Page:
Alberto Cervantes and Katherine Blunt had a piece on this subject in Saturday’s Wall Street Journal.
It’s a piece that I can only characterize as virtue-signaling. Their opening paragraph has this:
What does a lower-carbon home look like?… It uses heat pumps for heating and cooling, solar panels and batteries for electricity generation and storage, induction ranges for cooking and chargers for electric vehicles.
What they seem a pains to elide, though, are associated, unavoidable carbon footprints (as always, granting (which I do not, except arguendo) carbon footprints matter) and really nasty pollution.
What is the carbon footprint from the manufacture of heat pumps, solar panels, and batteries?
What is the carbon footprint from mining the raw materials? The carbon footprint from their transformation into the components for those heat pumps, solar panels, and batteries?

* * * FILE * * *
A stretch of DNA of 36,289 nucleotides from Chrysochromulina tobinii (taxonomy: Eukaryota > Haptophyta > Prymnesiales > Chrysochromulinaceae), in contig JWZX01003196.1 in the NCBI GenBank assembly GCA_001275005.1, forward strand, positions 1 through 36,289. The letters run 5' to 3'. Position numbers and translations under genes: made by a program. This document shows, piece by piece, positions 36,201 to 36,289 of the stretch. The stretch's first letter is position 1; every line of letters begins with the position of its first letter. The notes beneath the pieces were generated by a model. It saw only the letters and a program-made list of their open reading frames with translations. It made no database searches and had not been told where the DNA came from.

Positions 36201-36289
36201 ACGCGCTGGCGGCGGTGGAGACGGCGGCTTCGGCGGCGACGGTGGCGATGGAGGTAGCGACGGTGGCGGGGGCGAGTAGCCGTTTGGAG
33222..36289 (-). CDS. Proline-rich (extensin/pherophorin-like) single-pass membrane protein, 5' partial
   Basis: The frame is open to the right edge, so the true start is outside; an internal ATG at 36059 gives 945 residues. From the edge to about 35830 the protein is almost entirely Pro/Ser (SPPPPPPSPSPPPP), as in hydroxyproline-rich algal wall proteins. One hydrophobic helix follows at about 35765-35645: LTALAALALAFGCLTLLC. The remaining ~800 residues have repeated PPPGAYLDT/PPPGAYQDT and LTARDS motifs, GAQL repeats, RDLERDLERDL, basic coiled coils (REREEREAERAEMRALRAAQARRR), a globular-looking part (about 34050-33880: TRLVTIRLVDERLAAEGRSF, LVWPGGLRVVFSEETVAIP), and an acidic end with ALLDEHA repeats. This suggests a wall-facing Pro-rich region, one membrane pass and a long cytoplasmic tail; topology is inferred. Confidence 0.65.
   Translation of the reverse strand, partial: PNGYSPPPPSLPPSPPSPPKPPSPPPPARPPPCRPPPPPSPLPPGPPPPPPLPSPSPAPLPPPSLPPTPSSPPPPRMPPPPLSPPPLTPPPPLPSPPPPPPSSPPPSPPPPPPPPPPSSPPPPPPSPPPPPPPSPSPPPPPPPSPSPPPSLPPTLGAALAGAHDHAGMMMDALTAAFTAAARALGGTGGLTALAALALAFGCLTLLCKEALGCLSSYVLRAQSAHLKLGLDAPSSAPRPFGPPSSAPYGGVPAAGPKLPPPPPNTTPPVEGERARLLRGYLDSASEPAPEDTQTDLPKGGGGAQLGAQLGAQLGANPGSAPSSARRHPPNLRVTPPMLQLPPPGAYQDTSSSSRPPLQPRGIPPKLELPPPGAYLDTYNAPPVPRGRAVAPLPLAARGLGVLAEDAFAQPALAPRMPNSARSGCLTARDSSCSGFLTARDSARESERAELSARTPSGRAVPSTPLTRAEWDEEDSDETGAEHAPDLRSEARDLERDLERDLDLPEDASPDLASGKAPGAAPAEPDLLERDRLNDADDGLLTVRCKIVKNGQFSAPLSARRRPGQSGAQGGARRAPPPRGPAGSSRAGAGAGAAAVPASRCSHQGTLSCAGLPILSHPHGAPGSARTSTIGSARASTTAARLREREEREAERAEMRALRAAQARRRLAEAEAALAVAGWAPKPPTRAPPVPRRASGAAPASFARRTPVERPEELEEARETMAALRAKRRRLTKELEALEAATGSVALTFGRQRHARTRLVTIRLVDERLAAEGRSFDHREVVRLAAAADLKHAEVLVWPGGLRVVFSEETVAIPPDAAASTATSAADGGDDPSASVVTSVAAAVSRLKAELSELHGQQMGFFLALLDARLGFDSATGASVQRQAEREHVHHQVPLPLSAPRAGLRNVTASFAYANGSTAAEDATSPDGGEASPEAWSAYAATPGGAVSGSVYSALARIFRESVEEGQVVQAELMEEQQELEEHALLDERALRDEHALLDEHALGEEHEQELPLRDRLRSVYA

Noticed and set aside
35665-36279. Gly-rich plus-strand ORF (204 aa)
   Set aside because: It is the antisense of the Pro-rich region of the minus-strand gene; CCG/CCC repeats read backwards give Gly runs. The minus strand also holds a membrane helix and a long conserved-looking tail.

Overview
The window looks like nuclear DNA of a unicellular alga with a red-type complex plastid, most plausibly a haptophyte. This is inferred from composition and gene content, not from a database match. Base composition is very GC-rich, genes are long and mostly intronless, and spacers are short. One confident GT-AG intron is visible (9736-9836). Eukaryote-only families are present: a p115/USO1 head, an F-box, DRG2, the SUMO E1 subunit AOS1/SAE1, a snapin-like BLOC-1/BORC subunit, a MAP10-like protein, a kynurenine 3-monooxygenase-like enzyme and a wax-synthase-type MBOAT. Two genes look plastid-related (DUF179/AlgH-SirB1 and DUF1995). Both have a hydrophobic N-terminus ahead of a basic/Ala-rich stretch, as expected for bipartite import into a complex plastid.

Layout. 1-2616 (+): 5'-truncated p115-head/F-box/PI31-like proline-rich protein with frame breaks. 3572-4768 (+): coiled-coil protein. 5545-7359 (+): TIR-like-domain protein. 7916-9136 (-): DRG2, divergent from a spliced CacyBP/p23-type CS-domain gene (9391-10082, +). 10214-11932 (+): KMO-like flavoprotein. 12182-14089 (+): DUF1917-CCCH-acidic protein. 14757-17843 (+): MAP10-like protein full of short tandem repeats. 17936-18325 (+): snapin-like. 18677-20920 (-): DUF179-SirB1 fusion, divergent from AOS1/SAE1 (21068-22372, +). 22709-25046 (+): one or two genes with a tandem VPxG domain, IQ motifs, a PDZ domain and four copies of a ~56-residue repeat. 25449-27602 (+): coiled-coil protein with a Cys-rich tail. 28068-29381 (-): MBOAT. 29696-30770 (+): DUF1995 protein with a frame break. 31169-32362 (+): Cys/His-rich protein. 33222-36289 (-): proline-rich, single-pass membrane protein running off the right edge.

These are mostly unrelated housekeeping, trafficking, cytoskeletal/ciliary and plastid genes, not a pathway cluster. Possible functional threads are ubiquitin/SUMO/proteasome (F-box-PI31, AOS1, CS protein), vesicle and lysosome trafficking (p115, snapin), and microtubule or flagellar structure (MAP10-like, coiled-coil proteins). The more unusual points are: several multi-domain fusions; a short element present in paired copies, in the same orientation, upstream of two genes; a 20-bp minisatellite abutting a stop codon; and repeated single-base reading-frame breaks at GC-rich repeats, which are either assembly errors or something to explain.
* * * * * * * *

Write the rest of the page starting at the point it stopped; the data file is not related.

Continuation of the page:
What is the carbon footprint from transporting materials from each prior stage of mining and manufacture to the next stage and ultimately to the end-use location?
What about the pollution from mining the ores necessary for these items’ components? The lithium, nickel, cadmium, and other battery metals are especially toxic to mine—and not only the metals, the mining tailings also are strongly polluting.
What about the toxic pollution from disposal of spent batteries—those toxic metals still are in those batteries that no longer work due to the simple nature of batteries aging and fading out of usefulness?
Energy efficiency always is a plus, if only from an economic perspective. But our goal should be energy efficiency, not limits on permitted energy.